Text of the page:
Phantoms

After

After

The pain relief was immediate. I woke up from surgery, and even though my nipples were on fire, I couldn’t sense the nerve where my shoulder connects to my neck. I’ve known that joint by heart for years now. I had reached the point where I thought it didn’t hurt when I simply knew where the junction was, as opposed to feeling pain radiate outward from it. Even the chest fire was mild by comparison, the sort of pain I used to associate with nursing, intense cold, and drastic hormone shifts.

But, as with any surgery, breast reduction came with a few unexpected complications, the largest of these involving physical sensations. The doctor correctly assured me the fire would be gone within hours, because breast tissue has few nerve endings. But my chest gurgled and glurped for days as air pockets shifted and liquid drained. It didn’t hurt, but I could sure feel it happening. I didn’t lose any actual feeling, after all.

And then there was the other thing. The doc migrated my nipples north without ever disconnecting them, so they were the same as ever, but in a new position. Before, they hung to my belly button. Cramming them into a bra used to mean relocating the lowest bits by a good six inches. Not any longer. No cramming for me. But my breasts are having a bit of an adjustment to their new home.

You know how people who have lost had a limb or digit still sometimes get sensation in it? Well, I didn’t lose much tissue or many nerve endings, but I’ve still got that problem. Phantom boob syndrome, I suppose you’d call it.

There was a particular feeling that I only experienced when I wore nursing bras. When the supporting bra structure pushed too firmly against the underside of my breast, while my nipple chafed against fabric at exactly the wrong height, it meant one thing. My breast had crept up in stealth mode and disengaged the cup security hook to flop free and dangle loose in my shirt, usually leaking milk everywhere.

It’s been years since I’ve nursed, but I’ll never forget what that felt like.

I’m used to having my breasts curl under in my bra, so the most sensitive bits are a little sheltered from fabric contact.  But my new boobs chafe. Plus, the nipples are far higher on my chest.  Add to that the fact that I have to wear a bra twenty four hours a day for the first six weeks, and I’m a walking recipe for sensory chaos.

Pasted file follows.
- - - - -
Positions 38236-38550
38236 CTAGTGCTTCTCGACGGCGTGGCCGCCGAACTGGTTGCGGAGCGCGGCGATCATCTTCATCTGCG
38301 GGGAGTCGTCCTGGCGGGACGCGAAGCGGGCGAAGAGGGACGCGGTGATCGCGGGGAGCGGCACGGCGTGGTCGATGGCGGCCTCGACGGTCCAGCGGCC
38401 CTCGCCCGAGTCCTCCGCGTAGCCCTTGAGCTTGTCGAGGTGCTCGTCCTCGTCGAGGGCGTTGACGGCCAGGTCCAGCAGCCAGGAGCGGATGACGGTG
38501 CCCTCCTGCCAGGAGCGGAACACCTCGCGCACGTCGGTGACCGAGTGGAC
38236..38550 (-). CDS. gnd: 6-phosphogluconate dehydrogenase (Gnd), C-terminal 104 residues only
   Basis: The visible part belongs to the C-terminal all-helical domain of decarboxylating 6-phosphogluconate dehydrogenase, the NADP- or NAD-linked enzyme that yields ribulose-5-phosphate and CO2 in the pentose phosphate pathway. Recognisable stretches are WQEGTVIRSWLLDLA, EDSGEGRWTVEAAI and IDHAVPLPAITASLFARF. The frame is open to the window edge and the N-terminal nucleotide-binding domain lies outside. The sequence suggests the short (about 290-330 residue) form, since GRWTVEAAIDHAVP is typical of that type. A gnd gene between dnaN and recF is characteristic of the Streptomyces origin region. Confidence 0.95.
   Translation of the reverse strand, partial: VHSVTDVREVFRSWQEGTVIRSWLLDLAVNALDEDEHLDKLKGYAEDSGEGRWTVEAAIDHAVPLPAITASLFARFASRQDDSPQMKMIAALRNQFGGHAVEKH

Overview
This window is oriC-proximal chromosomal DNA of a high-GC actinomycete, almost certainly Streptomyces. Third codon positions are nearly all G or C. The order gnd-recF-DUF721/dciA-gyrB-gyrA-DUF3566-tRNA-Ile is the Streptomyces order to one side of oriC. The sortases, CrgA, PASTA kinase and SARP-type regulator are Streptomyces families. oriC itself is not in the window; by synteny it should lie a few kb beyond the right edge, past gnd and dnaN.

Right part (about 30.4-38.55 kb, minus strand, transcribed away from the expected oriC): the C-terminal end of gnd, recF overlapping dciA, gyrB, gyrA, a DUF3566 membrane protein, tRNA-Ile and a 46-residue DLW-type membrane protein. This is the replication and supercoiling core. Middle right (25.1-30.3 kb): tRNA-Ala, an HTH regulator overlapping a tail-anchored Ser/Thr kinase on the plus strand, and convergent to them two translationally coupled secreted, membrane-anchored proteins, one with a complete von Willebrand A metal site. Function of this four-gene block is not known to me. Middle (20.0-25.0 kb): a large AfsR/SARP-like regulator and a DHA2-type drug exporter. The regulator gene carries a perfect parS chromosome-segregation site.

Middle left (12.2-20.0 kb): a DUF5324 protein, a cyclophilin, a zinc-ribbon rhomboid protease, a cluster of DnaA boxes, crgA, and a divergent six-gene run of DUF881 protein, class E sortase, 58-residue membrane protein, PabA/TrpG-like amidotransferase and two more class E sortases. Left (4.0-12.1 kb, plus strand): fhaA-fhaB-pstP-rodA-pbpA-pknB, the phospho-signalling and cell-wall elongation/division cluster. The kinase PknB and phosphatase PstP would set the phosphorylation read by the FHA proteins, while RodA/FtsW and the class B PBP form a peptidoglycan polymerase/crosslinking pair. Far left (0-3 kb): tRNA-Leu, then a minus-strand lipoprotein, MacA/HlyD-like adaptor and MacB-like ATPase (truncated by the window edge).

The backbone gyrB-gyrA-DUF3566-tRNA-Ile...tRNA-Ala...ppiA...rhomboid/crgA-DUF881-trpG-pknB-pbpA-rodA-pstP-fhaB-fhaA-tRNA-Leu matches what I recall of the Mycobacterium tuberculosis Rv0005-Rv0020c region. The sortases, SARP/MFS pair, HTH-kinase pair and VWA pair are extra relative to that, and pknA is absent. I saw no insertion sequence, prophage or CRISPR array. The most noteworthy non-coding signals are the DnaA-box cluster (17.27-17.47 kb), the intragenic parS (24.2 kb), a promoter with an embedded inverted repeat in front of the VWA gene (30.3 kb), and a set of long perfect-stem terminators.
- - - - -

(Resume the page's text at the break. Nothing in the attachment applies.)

Every once in awhile, I’ll notice my chafed nipples rubbing against my bra from their new vantage, six inches higher than the old one, while I feel pressure along the band line. And I’ll have a moment of panic that I can only curb by sticking my head in my shirt to ensure that neither prisoner has escaped into the wider world.

I’m always shocked when both of them are resting happily where I put them in the first place, directly inside the bra, nipples forward, sagging not. They, I presume, are sniggering to each other because they can still taunt me, even if they can’t make my back hurt.

About jesterqueen:
Jessie Powell is the Jester Queen. She likes to tell you about her dog, her kids, her fiction, and her blog, but not necessarily in that order.

Comments

Phantoms — 15 Comments

  1. You do look great Jessie! This was actually very educational for me. My daughter had a breast reduction, two summers ago and I took care of her. She was very private about the whole thing and I wondered what she was going through. I no longer have to wonder…

  2. Ooh, how exciting! I have considered having the same surgery, but it makes me so nervous when I hear about the sensory loss or the possibility of looking mangled. I’m so glad it went well for you! Good luck on the phantom boob syndrome, ha ha 🙂

    • Those are totally legit fears, and I found my surgeon by asking friends who had the surgery who they used. Two gave the same name, and then I found out he’s the best here in town AND he takes my insurance. THEN I angsted before making the consultation appointment. Things happened FAST once I decided to move forward, though!

      At the consultation, He showed me before and after shots before he ever even sat down to talk to me. He sent in this photo album with his nurse so I could see what I was walking into from seeing it rather than guessing about it. I mean, it’s one thing to ask a friend who they used and quite another to say, “uh, would you mind showing me your boobs”? These were all anonymous shots that answered a lot of my questions simply by existing.

      The before shots ranged in size from smaller than me to gigantanormous and struggling to walk with those things. And the “after” shots weren’t all the “beautiful me” photos. He had progressions. One month post op. Three months. A year. So you could see that your boobs will look different immediately after surgery than in a year. He emphasized the fact that this is a surgery that leaves permanent scarring, but assured me that few people noticed the scars after the first few months. (I can already feel mine fading – you have to massage them two or three times a day to keep the scar tissue from forming all thick and stuff). The sensory loss varies from person to person, and he talked about that too. One issuewas whether they’ll migrate your nipples or have to disconnect them to pull them up. (I was easily in the migrate category, even with a K cup.) (He told me that the vast majority of surgeries these days allow for the nipples to remain in good shape. )

      Anyway, finding out who in your area is respected and making a consultation appointment might help you figure out if this is the way you want to go. For me, it’s been a godsend, and people who have had the surgery keep popping out of the woodwork around me. None of them has regretted it, which I find really cool and remarkable.

  3. it’s like anything, give it time and you’ll get used to the new you. i hope your recovery is easy. i have to say, new northern nips sounds pretty good to me. 🙂